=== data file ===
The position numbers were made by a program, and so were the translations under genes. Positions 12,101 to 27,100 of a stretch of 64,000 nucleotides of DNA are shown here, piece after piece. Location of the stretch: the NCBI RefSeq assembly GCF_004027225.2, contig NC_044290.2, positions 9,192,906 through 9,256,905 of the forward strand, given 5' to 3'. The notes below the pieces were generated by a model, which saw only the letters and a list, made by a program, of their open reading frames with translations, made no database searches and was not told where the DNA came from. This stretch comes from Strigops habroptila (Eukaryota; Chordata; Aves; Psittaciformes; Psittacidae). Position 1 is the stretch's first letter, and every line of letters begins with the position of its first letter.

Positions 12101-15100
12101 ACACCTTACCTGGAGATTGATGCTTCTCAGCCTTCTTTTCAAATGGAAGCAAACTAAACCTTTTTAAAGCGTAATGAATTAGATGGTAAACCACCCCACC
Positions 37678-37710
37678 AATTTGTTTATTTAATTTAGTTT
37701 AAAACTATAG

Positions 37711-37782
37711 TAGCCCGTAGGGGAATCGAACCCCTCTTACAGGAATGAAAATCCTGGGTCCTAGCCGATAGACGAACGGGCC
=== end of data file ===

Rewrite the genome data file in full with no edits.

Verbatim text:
The position numbers were made by a program, and so were the translations under genes. Positions 12,101 to 27,100 of a stretch of 64,000 nucleotides of DNA are shown here, piece after piece. Location of the stretch: the NCBI RefSeq assembly GCF_004027225.2, contig NC_044290.2, positions 9,192,906 through 9,256,905 of the forward strand, given 5' to 3'. The notes below the pieces were generated by a model, which saw only the letters and a list, made by a program, of their open reading frames with translations, made no database searches and was not told where the DNA came from. This stretch comes from Strigops habroptila (Eukaryota; Chordata; Aves; Psittaciformes; Psittacidae). Position 1 is the stretch's first letter, and every line of letters begins with the position of its first letter.

Positions 12101-15100
12101 ACACCTTACCTGGAGATTGATGCTTCTCAGCCTTCTTTTCAAATGGAAGCAAACTAAACCTTTTTAAAGCGTAATGAATTAGATGGTAAACCACCCCACC
Positions 37678-37710
37678 AATTTGTTTATTTAATTTAGTTT
37701 AAAACTATAG

Positions 37711-37782
37711 TAGCCCGTAGGGGAATCGAACCCCTCTTACAGGAATGAAAATCCTGGGTCCTAGCCGATAGACGAACGGGCC